Reforms designed to transition the process of creating Lasting Powers of Attorney (LPAs) from a largely paper-based process to a digital one are to be enacted. The Powers of Attorney Act passed its third reading in the House of Lords last week and has today (19th September) received Royal Assent.
The updates are in response to the government consultation in Summer 2021 and subsequent Ministry of Justice response in May 2022. At the time respondents and practitioners welcomed progress and digitisation, but warned that protections for the most vulnerable were paramount in a digital process.
The Act will “bolster safeguards to protect vulnerable people from abuse or fraud” say the government with plans to include identification checks which would require official documents or information such as a driving licence, passport or Government Gateway account as part of a strengthened verification process.
The Office of the Public Guardian has also suggested that digitisation will “help reduce errors from donors, attorneys and others involved in the process by ensuring these can be picked up and fixed early on;” with the ambition that this will reduce waiting. The reforms will also review how the process of witnessing could be made simpler.
The reforms will also resolve a long-standing anomaly of LPAs by enabling CILEX lawyers to finally certify LPA’s, a move that has been described as “completely right” given chartered legal executives are allowed to provide legal services under the Legal Services Act 2007 and provide the same services as solicitors. The change will come into effect in two month’s time.
Stuart Howard, Interim Public Guardian for England and Wales, said:
“Lasting powers of attorney are vital in helping people plan for the future and stay in control of their decisions.”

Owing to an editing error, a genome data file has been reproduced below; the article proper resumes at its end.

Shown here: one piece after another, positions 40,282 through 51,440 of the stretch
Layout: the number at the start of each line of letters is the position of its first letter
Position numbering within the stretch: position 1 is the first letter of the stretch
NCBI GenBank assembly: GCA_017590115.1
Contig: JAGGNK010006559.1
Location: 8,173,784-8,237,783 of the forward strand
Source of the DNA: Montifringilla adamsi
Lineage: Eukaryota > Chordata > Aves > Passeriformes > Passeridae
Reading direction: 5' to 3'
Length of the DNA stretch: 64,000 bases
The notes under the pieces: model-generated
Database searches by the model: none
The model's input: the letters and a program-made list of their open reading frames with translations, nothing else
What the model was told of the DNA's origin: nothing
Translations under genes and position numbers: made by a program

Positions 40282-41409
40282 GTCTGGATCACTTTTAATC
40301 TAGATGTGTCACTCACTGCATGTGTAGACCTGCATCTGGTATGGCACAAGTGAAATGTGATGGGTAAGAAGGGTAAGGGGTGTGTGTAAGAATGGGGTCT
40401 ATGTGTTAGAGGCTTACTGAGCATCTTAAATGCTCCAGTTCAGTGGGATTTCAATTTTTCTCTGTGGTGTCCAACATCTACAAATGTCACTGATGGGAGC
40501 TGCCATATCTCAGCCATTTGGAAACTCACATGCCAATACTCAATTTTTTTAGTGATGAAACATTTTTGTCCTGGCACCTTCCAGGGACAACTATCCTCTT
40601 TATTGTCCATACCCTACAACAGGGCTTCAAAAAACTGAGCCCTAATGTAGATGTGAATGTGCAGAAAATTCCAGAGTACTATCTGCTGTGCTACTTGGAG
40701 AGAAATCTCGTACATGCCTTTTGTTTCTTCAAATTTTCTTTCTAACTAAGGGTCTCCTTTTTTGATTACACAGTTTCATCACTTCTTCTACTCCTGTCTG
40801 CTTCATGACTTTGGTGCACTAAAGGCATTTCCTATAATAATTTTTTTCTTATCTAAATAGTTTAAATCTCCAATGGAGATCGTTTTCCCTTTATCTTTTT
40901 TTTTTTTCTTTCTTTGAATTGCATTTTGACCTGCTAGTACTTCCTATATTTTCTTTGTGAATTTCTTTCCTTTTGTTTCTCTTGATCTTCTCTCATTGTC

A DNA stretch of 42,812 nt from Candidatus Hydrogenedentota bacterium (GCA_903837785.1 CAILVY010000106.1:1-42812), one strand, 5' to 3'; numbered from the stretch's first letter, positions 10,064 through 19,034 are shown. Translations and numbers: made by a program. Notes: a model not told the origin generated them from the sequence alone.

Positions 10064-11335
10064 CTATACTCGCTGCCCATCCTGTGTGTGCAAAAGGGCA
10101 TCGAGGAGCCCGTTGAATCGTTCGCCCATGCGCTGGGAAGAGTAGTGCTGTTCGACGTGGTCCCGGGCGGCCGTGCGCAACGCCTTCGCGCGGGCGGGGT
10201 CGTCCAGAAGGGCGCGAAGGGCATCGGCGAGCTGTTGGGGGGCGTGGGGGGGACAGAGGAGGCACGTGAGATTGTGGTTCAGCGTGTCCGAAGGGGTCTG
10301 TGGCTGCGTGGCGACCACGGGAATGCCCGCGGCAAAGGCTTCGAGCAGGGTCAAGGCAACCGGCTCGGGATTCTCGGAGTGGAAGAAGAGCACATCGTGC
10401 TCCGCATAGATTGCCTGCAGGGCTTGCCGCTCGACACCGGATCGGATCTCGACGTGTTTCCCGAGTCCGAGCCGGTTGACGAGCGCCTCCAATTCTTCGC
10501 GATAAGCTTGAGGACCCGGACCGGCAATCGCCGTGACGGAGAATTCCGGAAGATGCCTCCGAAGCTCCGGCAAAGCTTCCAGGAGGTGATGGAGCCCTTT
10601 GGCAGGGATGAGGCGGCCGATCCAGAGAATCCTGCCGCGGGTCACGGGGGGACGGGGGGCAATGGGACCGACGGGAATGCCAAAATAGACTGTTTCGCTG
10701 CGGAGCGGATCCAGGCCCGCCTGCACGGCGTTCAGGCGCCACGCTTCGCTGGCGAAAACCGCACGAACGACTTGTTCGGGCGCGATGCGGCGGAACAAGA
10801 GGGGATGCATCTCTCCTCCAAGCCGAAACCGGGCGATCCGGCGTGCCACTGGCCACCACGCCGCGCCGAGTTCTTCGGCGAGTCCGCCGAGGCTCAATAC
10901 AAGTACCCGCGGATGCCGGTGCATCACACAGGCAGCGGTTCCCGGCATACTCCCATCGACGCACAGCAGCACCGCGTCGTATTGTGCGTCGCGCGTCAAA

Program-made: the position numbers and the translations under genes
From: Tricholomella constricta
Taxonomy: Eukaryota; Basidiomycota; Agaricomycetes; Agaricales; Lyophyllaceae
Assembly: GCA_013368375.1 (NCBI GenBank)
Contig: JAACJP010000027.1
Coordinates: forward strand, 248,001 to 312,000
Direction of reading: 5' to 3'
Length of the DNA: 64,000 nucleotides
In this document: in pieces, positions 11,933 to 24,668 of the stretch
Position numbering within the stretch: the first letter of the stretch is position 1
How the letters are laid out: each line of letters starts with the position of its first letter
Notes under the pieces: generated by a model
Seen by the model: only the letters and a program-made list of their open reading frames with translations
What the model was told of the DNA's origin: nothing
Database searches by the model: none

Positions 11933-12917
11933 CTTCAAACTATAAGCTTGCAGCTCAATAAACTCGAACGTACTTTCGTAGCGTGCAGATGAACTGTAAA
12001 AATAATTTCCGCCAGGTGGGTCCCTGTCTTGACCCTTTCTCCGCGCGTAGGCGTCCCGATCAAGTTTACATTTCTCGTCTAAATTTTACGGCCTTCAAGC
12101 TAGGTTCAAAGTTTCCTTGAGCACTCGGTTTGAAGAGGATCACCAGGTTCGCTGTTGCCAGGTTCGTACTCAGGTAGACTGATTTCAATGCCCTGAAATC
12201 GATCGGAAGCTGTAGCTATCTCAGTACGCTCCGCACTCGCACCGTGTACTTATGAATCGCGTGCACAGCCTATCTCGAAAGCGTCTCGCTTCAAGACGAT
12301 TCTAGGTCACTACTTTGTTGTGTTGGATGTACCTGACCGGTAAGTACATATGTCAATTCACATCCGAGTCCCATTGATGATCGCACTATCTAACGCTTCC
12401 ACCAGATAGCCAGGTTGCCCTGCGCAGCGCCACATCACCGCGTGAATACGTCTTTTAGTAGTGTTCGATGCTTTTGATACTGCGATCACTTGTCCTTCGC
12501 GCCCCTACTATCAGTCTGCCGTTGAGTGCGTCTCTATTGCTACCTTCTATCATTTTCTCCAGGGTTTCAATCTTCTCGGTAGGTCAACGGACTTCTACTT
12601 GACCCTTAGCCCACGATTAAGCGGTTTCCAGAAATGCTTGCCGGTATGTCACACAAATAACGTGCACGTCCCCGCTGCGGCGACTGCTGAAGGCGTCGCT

These reforms will enable us to modernise the process – ensuring our service is fit for the for the future, safe and simple to use, and can be accessed online.”
Justice Minister, Tom Pursglove MP, said:
“A lasting power of attorney provides comfort and reassurance to millions of people that decisions will be made in their best interests should they lose capacity.”
Our reforms will make the system easier to access, simpler and even more secure from fraud. This forms part of our plans to harness technology across government and provide better services to the public.”
Welcoming the move to allow CILEX lawyers to certify LPAs, CILEX Chair Professor Chris Bones added
“This latest legislative change brings the LPA process into the modern, digital age while implementing safeguards to protect the vulnerable from exploitation. It also corrects a longstanding and nonsensical anomaly, empowering our members by allowing them to certify copies of powers of attorney.”
It once again reflects government recognition of the important role CILEX has to play in the justice system and the specialist skills and fresh perspectives our members bring. We are making significant breakthroughs that will see CILEX Lawyers benefit from the same opportunities as their solicitor counterparts, removing barriers to their career progression and at the same time giving consumers access to a wider range of legal services providers.”
Law Society of England and Wales President Lubna Shuja said:
“A Lasting Power of Attorney (LPA) is one of the most important legal documents that a person will make. The consequence of an attorney making a poor decision could result in the donor’s loss of all their assets or admission into a care home against their wishes.
We support the Act’s aim to improve access to powers of attorney through a new digital route, while ensuring that people can still make an LPA via a paper process too.
Maintaining this paper route is essential to ensure that vulnerable people are not disadvantaged by the government’s proposals.”